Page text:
Finally there is no real avenue because there is no real endgame in the 'heli world'. In the 'fixed wing world' the path for most is set, with the airlines on the horizon

Insurance in aviation doesn't fully work that way. It's complicated. Also *gasp* sometimes I have seen it used as a scape goat not to hire pilots bellow a certain number of hours. A nice[er] way to tell you not to bother with the application.

In regards to "investment" - Again you will find exceptions to everything I have mentioned, however in broad general terms, employers would much rather have pilots who are already able to achieve the required standard of competency than having to grow someone into it; and if the market can supply such a pilot (and at the moment it surely can) then generally speaking it's not worth it

The contracts... those are up to employers - in my experience the answer to your latter questions is a simple "No"

I know some of these answers are hard to swallow, but take sollace in two things: 1) I'm some guy on the internet who may or may not be right 2) all of my students in the last year have gained employment within the industry [without my help]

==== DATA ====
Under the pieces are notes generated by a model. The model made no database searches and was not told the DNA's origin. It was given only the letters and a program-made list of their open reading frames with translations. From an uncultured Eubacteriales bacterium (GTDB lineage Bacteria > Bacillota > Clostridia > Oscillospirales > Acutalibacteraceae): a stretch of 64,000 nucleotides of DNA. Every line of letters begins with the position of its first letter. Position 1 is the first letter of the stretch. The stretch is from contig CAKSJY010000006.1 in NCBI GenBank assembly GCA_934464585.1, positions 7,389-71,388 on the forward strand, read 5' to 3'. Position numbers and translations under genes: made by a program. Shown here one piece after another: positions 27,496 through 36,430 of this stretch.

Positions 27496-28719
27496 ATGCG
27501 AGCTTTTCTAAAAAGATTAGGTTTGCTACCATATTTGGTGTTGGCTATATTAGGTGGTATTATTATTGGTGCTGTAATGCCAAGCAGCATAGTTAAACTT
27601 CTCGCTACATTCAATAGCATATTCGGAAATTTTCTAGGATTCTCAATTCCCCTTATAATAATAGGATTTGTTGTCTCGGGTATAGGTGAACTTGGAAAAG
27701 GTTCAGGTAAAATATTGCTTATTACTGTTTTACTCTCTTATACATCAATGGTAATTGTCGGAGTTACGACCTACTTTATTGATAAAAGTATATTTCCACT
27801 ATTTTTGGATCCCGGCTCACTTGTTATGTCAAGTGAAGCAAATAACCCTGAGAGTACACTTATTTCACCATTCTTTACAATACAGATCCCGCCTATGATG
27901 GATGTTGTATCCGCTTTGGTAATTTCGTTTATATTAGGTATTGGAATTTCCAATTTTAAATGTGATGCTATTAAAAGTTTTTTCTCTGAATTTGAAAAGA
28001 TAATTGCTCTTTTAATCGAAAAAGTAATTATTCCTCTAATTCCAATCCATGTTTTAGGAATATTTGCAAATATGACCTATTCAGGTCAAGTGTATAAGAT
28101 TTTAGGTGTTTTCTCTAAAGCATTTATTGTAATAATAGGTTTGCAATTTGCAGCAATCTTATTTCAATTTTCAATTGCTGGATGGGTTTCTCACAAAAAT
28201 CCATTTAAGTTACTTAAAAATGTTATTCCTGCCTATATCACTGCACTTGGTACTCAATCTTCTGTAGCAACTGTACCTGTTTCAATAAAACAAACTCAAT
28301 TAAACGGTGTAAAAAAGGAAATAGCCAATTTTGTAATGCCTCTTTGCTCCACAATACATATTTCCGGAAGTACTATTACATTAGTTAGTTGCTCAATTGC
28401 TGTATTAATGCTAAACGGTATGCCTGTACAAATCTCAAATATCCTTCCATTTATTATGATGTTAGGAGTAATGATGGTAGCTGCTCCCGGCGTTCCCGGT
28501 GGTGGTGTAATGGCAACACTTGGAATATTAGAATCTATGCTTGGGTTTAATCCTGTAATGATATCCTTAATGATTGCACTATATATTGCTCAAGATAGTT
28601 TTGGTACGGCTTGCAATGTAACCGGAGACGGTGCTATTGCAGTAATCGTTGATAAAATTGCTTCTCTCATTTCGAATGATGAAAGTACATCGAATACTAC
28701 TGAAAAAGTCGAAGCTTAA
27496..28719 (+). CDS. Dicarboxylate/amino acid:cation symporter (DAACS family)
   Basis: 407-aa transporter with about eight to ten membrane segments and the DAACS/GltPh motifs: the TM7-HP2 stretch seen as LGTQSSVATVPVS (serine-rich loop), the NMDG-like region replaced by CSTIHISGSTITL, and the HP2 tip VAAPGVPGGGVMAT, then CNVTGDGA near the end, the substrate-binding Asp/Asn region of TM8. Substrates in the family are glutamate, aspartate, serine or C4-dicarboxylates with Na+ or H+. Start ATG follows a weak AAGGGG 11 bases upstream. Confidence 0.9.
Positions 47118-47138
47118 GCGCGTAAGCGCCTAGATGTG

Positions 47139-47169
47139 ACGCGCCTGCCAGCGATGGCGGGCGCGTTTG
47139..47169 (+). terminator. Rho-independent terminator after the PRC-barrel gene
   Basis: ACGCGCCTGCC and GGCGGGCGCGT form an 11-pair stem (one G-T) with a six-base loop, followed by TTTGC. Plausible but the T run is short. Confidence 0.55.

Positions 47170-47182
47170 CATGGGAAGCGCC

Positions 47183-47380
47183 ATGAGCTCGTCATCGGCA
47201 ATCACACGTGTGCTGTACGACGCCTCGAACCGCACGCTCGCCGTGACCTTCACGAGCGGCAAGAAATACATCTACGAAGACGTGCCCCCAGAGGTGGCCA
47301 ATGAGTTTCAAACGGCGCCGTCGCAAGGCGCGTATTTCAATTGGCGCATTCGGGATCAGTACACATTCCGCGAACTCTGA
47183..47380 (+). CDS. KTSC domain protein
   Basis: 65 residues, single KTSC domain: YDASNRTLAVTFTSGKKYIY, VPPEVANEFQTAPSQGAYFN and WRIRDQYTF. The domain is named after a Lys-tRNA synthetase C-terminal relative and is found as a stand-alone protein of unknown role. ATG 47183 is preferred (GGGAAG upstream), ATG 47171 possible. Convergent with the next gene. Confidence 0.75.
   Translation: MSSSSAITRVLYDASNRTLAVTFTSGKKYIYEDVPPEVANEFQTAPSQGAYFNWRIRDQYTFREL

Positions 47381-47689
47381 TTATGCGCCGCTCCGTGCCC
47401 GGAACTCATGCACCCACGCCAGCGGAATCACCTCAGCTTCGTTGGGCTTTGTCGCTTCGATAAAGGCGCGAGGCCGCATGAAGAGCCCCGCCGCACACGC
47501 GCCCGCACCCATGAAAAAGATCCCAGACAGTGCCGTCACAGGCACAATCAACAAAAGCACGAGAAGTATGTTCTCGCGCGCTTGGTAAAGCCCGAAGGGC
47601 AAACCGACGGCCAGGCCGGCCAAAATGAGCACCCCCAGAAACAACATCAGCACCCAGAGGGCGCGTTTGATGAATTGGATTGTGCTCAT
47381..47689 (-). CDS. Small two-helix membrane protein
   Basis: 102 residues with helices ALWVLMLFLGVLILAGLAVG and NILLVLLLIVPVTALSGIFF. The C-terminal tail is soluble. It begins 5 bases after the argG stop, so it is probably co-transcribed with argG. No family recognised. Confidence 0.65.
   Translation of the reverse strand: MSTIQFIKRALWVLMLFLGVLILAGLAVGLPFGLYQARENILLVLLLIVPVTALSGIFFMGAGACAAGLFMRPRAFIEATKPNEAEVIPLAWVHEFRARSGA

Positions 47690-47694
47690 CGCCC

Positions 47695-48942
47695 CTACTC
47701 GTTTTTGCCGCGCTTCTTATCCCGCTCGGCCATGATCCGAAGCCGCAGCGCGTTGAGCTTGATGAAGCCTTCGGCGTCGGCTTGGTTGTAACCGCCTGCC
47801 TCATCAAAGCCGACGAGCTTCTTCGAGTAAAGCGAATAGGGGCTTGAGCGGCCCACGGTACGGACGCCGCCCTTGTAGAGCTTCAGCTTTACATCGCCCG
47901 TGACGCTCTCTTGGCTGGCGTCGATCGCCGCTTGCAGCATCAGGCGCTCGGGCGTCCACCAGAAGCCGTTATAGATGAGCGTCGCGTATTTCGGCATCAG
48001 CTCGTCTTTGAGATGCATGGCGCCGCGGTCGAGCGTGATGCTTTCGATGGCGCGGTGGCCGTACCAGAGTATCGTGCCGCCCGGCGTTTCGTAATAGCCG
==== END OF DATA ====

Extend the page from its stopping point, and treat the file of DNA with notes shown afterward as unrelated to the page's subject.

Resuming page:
Good Luck

Hueyman wrote:hello Slappers,

I wish to ask a few questions, make a few observations and have some dialogue into issues that seam to be effecting the Helicopter industry in the early stages of a pilots life. While some answers maybe obvious to you I want to also inform people looking to enter the industry or new pilots trying to progress to that first flying role. as there seams to be a lot of posts on this subject of late.

While there are many flight schools out there pumping out new pilots willing to part with their hard earned money or in some cases their parents. it appears there just are not that many job prospects for low or high hour pilots, and that for the amount of CPL licences issued there are very few that are active.